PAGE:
5. What this looks like for me: I used to shop all the time. But in the last four months, I've purchased one piece of clothing (minus my wedding attire)—purple yoga pants. They were on sale for $12, and I used a gift card. If I want something "new," I may tie a knot in the bottom of an old shirt or cut slits in a baggy tee to wear over my yoga tanks (see image below). I also just found out that MAC has a recycling program. You can trade in empty eye shadow, blush and powder compacts (six of them) for a free lipstick! How cool is that?
Use rewards points (if possible).
1. The initial struggle: Spending time researching how to do this well.
2. What to do: If you have account with any major airlines, hotels and/or car rental companies, check your balances, then consolidate your points as best as you can. Consider using a rewards credit card, but only if you're diligent about paying off your balance every month.
3. The result: Earning free gift cards, airline tickets, rental cars and "cash back."
4. The danger: Spending money you don't have in order to earn points. Obviously, you only want to spend money with rewards providers if it makes sense.
5. What this looks like for me: I spent an entire day in February figuring out what points I had with who. Turns out, I had 24,000 Marriott points from travel I did in 2008-2010. I called Marriott and asked if I could transfer my points to my United Airlines account. They said yes, and all of a sudden, I had 10,000 extra points on the airline I'll use to travel to South Africa. My credit card allows me to earn free gifts cards to major retailers and restaurants, like GAP, Lowe's, Ruth's Chris and Bed, Bath & Beyond, that I use for birthday and wedding gifts.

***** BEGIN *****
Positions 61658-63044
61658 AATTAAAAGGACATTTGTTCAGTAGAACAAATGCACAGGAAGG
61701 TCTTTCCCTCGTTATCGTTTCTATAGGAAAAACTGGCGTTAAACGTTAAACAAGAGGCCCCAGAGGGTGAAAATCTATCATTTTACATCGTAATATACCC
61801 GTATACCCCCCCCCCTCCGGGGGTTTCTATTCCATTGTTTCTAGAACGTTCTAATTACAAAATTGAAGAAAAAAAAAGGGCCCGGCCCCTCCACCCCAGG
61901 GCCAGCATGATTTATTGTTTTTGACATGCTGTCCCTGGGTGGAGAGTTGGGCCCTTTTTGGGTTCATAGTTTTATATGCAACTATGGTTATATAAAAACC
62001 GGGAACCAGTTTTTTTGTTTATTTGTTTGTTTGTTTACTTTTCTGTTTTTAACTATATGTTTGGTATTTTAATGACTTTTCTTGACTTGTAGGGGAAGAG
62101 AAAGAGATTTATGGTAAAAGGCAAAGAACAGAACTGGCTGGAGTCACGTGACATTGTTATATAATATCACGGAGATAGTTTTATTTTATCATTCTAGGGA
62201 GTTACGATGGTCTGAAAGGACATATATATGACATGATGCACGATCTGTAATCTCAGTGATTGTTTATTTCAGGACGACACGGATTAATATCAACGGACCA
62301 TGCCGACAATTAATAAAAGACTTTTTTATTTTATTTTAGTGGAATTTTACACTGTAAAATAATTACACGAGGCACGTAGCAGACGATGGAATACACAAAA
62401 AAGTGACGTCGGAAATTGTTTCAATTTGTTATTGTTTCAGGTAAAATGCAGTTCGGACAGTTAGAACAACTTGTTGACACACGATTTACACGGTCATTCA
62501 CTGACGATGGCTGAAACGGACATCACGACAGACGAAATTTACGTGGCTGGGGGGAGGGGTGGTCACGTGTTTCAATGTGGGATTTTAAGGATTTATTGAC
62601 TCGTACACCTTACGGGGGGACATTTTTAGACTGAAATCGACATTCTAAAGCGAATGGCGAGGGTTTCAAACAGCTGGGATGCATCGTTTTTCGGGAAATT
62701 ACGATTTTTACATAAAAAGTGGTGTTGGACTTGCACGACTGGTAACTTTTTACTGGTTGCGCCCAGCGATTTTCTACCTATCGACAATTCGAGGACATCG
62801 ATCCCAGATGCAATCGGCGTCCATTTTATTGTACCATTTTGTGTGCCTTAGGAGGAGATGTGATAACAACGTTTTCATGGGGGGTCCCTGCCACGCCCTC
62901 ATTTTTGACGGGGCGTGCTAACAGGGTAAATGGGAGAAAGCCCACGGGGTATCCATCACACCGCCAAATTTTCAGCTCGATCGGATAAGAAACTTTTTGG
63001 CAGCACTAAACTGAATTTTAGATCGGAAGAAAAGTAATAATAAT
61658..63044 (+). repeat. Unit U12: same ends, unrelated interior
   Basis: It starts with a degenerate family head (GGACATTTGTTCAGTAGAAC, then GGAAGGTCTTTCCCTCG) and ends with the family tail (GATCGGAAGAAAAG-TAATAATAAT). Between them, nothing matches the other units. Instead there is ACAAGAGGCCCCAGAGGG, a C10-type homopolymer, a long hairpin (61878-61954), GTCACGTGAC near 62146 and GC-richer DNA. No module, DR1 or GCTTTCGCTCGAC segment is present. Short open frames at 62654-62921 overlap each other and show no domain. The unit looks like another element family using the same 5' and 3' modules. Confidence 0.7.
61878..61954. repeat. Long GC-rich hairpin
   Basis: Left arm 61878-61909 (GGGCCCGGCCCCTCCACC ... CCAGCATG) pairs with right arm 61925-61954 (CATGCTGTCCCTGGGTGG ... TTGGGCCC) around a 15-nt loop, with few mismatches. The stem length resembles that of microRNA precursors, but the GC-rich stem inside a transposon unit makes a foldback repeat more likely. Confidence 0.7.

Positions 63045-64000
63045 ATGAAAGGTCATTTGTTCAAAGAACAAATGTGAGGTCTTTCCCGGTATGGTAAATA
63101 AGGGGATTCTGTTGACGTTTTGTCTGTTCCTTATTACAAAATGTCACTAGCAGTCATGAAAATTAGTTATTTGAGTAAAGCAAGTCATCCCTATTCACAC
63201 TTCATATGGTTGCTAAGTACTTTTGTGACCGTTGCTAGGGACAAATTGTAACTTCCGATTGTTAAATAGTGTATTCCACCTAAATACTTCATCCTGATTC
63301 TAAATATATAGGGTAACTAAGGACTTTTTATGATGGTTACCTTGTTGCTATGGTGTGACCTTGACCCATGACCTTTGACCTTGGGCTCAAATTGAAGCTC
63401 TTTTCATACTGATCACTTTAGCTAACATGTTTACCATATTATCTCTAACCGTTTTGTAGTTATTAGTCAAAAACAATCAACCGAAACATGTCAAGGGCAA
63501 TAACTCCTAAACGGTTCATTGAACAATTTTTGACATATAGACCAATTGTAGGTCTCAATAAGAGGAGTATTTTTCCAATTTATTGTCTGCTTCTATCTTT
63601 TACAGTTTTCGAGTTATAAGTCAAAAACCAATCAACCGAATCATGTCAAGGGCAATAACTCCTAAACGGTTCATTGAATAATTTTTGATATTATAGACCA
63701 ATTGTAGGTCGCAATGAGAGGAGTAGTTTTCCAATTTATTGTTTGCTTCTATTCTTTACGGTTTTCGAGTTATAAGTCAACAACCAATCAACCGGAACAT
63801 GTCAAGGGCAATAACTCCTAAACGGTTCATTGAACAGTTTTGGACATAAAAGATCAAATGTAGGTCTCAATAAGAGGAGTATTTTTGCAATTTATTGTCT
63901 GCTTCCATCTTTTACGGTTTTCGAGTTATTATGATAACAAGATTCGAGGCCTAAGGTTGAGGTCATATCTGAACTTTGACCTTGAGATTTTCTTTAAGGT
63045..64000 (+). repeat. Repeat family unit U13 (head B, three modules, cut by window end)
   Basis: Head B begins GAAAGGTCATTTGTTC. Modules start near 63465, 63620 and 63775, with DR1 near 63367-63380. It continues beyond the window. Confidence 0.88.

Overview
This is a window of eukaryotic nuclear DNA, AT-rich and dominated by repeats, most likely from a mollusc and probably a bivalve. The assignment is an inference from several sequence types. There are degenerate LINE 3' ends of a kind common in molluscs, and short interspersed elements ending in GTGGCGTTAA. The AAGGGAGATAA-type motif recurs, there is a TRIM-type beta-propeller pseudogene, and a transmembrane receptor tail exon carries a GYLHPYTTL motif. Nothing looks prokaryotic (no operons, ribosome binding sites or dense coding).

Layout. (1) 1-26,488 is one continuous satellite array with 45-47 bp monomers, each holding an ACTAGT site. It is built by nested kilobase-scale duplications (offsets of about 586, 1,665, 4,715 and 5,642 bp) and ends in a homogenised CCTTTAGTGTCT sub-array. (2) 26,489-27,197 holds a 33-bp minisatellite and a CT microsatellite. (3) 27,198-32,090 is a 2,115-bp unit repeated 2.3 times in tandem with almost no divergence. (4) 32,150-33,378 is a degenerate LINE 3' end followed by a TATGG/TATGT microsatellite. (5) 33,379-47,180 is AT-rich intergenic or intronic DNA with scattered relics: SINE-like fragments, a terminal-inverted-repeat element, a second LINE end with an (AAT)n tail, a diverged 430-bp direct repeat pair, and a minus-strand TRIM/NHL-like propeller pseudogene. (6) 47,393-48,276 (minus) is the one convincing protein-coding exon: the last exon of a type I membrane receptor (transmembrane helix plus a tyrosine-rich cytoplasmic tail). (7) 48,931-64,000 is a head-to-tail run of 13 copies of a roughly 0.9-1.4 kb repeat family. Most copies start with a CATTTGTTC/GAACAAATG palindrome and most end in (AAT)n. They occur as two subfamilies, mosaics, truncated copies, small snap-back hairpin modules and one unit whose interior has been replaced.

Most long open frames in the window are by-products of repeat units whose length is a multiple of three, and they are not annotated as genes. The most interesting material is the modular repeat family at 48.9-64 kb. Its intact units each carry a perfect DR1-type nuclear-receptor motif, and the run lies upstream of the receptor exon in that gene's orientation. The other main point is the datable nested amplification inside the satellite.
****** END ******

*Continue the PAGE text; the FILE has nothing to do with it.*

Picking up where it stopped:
Put your skills to work.
1. The initial struggle: Having the confidence that your skills are worth something.
2. What to do: Understand that you are equipped with certain gifts and abilities, then come up with a way to market yourself. Are you administrative? Creative? Business-minded? Good with children? Consider offering your services as a photographer, graphic designer, nannie, repairman, girl Friday, dog sitter, home organizer, freelance writer, business consultant or whatever.
3. The result: Earn some extra cash doing something you love.
4. The danger: Not believing in yourself then floundering. Getting too busy then not being dependable. Failing a few times then giving up. I imagine there are all kinds of potential dangers. Remember these things: 1. you can do it, 2. treat your clients the way you want to be treated, and 3. failing is an education.
5. What this looks like for me: I'm working on a handmade jewelry business (see image below) called Waterbird Designs. Eventually, I'd like to be the owner of a company that's community-focused and supports global missions.
I hope these tips help you cut some of your spending too. It's not an easy world out there, and we can become anxiety ridden by worrying about how we'll pay for our future. If you take away only one point from this blog, let it be this—have faith and hope in our God. Trust His provision, and now go read Philippians 4:6-7.